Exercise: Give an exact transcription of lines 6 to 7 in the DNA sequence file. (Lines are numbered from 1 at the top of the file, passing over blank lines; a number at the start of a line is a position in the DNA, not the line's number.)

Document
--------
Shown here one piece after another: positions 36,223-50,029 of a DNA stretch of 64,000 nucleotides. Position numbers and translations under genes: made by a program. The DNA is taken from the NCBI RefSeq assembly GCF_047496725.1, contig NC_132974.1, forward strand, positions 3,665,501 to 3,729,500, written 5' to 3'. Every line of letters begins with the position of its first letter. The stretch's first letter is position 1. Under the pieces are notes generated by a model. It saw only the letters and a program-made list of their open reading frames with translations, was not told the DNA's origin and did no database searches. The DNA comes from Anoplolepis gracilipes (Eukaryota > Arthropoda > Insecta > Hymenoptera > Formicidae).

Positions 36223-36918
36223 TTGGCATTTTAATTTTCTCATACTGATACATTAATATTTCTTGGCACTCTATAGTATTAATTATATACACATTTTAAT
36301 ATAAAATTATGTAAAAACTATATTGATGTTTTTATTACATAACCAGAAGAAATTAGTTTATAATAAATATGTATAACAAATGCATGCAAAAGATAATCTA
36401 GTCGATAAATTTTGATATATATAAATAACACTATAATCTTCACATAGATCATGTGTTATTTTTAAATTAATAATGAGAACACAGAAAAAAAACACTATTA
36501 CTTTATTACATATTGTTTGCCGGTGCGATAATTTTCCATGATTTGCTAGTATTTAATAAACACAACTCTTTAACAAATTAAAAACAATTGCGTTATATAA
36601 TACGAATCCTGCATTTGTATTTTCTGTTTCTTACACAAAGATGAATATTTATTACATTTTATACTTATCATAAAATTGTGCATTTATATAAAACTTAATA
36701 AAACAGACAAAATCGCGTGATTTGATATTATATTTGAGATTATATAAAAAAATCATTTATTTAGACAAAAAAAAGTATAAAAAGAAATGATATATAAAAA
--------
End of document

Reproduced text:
36501 CTTTATTACATATTGTTTGCCGGTGCGATAATTTTCCATGATTTGCTAGTATTTAATAAACACAACTCTTTAACAAATTAAAAACAATTGCGTTATATAA
36601 TACGAATCCTGCATTTGTATTTTCTGTTTCTTACACAAAGATGAATATTTATTACATTTTATACTTATCATAAAATTGTGCATTTATATAAAACTTAATA